NCI-H358 cells resistant to adagrasib were generated by continuously culturing in growth medium containing 1 µM adagrasib for approximately 2 months. Resistant cells were subsequently maintained in culture medium containing 1 µM adagrasib, which was removed during assays.

Generation of inducible full-length and fusion RTK overexpression cell lines

Plasmids encoding the tet-controlled transcriptional silencer (tTS), reverse tet-controlled transcriptional activator (rtTA), and tet-inducible receptor tyrosine kinases (RTKs) and fusion RTKs were synthesized and packaged into lentivirus at Vector Builder. Lentivirus transductions were performed with addition of polybrene (4 µg ml−1). NCI-H358 and MiaPaCa2 cells were transduced with lentivirus encoding tTS or rtTA for 48 h prior to selection with blasticidin (5 µg ml−1) for 12 days. The concentration of blasticidin was subsequently lowered to 2 µg ml−1. NCI-H358 tTS/rtTA cells were then transduced with lentivirus encoding tet-inducible GFP, EGFR, EGFR(A289V), HER2, FGFR2 and RET(M918T). MiaPaCa2 tTS/rtTA cells were transduced with lentivirus encoding GFP or tet-inducible EML4–ALK, FGFR3–TACC3 and CCDC6–RET. Cells were cultured in growth medium containing puromycin (2 µg  ml−1) and blasticidin (2 µg ml−1) starting 48 h after transduction to maintain selective pressure for both plasmids. Expression of the transgene was induced by adding doxycycline (0.1–1 µg ml−1) for at least 24 h.

Generation of Pa16C cells expressing MEK1 mutants

MEK1 mutants were generated using quick change mutagenesis in MEK1-GFP (Addgene plasmid #14746). MEK1 was PCR amplified with flanking NheI and AgeI sites and digested. Luciferase-PCW107-V5 (Addgene plasmid #64649) was also digested with NheI and AgeI, removing luciferase, and ligated with the MEK1 insert in front of the V5 tag. Lentivirus was made from the control construct (Luciferase-PCW107-V5) and each of the MEK1 constructs by co-transfection with psPax packaging plasmid into HEK293T cells using Fugene 6 Transfection Reagent (Promega). Viral supernatant was collected, combined with polybrene (8 µg ml−1), and used to transduce Pa16C (PDAC, KRAS(G12D)) cells in DMEM supplemented with 10% FBS. Cells were infected for 12 h and then selected using puromycin.

PRISM assay

RMC-7977 was screened in 931 PRISM DNA-barcoded cell lines established by the Broad Institute. In brief, 20–25 cell lines per pool were plated in 384 well plates and treated with RMC-7977 at 8 doses in threefold dilutions starting at 10 µM for 5 days. Cells were then lysed in TCL mRNA lysis buffer, and then PCR with reverse transcription was performed. Detection of the barcodes and univariate and multivariate analysis was then performed as previously described43. Data analysis is described in the Supplementary Methods. Up-to-date code for our analysis is at the github link:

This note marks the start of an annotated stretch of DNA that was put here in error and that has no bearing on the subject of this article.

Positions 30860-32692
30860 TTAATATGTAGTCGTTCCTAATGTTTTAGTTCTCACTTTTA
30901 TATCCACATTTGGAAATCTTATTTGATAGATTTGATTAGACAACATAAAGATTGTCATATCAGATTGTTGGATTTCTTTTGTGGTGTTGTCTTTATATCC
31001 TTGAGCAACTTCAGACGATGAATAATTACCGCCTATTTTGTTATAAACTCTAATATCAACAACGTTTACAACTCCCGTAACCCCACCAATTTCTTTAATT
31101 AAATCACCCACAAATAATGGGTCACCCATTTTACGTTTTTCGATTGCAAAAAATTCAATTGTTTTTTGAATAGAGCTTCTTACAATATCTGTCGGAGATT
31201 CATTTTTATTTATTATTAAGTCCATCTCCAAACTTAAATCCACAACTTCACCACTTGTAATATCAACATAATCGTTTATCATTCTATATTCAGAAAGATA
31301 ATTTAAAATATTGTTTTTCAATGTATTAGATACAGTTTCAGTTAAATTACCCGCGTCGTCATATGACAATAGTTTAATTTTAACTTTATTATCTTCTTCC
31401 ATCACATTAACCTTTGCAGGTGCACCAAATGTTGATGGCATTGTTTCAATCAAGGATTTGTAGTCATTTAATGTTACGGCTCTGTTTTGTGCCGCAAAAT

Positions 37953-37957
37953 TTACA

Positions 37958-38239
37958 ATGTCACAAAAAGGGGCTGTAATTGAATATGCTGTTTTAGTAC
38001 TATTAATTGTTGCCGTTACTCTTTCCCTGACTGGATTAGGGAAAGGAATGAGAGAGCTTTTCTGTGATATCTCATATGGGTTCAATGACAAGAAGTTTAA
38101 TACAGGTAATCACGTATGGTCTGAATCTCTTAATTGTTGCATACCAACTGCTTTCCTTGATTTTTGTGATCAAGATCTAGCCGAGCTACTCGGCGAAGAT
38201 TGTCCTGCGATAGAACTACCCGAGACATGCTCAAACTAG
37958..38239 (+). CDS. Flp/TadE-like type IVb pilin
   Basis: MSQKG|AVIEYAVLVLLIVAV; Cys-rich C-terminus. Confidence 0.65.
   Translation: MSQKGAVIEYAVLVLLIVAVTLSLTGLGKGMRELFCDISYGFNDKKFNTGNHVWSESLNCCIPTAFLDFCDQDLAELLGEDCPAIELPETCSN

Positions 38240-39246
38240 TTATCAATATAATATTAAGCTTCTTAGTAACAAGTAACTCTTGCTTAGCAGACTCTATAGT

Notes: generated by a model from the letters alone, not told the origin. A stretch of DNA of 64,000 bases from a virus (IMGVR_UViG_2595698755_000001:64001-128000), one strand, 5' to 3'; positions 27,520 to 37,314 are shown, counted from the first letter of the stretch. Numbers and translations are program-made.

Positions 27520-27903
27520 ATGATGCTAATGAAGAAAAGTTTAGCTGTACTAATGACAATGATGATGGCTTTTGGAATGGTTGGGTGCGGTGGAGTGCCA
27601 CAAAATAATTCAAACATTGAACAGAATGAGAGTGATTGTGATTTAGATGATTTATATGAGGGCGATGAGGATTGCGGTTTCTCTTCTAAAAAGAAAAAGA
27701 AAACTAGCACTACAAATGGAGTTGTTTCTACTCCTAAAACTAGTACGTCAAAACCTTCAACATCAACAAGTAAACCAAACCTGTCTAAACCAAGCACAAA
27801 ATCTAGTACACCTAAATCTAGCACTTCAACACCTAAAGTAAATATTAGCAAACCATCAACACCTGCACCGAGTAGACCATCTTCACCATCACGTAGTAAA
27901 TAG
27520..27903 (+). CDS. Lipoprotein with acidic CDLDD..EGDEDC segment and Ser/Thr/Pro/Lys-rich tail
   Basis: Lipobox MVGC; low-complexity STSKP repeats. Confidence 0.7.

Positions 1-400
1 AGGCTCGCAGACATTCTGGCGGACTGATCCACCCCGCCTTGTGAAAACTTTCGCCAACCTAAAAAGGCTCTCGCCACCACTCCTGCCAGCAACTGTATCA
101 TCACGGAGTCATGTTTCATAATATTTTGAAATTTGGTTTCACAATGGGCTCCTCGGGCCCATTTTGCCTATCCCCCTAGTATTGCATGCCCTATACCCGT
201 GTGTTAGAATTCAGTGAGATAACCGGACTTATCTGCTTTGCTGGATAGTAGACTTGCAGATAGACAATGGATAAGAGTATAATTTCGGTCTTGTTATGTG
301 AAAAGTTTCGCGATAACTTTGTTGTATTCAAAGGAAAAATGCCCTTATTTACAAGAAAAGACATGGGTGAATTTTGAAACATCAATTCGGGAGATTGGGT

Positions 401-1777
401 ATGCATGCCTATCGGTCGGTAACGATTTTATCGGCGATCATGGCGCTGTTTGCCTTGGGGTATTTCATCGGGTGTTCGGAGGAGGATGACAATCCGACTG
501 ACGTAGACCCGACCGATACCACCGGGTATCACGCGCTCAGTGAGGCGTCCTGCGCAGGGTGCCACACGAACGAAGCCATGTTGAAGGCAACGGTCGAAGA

Cell panel

A panel of 183 cancer cell lines harbouring mutant and wild-type RAS was screened for response to RMC-7977 by cell proliferation and viability inhibition at Crown Bioscience. The panel consisted of cell lines with any substitution at position 12 of KRAS, NRAS or HRAS (KRAS(G12X), NRAS(G12X), HRAS(G12X)); substitutions in KRAS, NRAS or HRAS at any position other than 12, 13 and 61 (KRAS(other/VUS), NRAS(other/VUS), HRAS(other/VUS)); other oncogenic mutations in the RAS pathway (ABL1, ALK, ARAF, BRAF, CBL, EGFR, ERBB2, ERBB3, ERBB4, ERRFI1, FGFR1, FGFR2, FGFR3, FGFR4, FLT3, HRAS, IGF1R, JAK2, KIT, MAP2K1, MAP2K2, MAPK1, MET, NF1, NRAS, NTRK1, NTRK2, NTRK3, PDGFRA, PTPN11, RAC1, RAF1, RASA1, RET, RIT1, ROS1 and SOS1); and no oncogenic mutations in the RAS pathway. Cells were cultured in methylcellulose and treated in triplicate with serial dilutions of RMC-7977 or DMSO. Cells were incubated for 120 h, and cell viability was determined using the CellTiter-Glo Luminescent Cell Viability Assay (CTG) (Promega, G7572) according to the manufacturer’s instructions. Data were plotted as a function of log [inhibitor (M)] and a four-parameter sigmoidal concentration response model was fitted to the data to estimate the inhibitor EC50 using Genedata Screener.

Western blot analysis

Antibodies and protocols are described in the Supplementary Methods.

Quantification of CYPA protein level in cell and tumour samples

Cells were seeded at 1 × 106 cells per well in triplicate in 6-well plates and incubated overnight. The following day, cells were collected by Trypsin, washed in PBS, pelleted by centrifugation, and snap frozen in a slurry of dry ice and ethanol. Tumour samples were collected and flash frozen (see Supplementary Methods). Samples were transferred to IQ Proteomics for analysis. The samples were lysed by bead beating in 8 M urea + 200 mM EPPS pH 8.0 + HALT protease inhibitor cocktail. Following bead beating, SDS was added to the lysate, 1% final (w/v). Following quantification by BCA assay, lysate corresponding to 16 μg of total protein was aliquoted for downstream processing. Samples were reduced and alkylated via DTT/Iodoacetamide, and protein was isolated via ethanol precipitation. Protein was digested in 100 mM EPPS pH 8.1, using LysC (overnight, room temperature) and Trypsin (6 h, 37 °C). 5 stable isotope labelled standard peptides spanning the CYPA protein sequence (sequences VSFELFADK, ALSTGEK, FEDENFILK, TEWLDGK and EGMNIVEAMER) were spiked into each sample at a ratio of 25 fmol μg−1 total protein digested. Endogenous (light) and internal standard (heavy) peptides were quantified via custom targeted assay on an Orbitrap Lumos instrument (Thermo).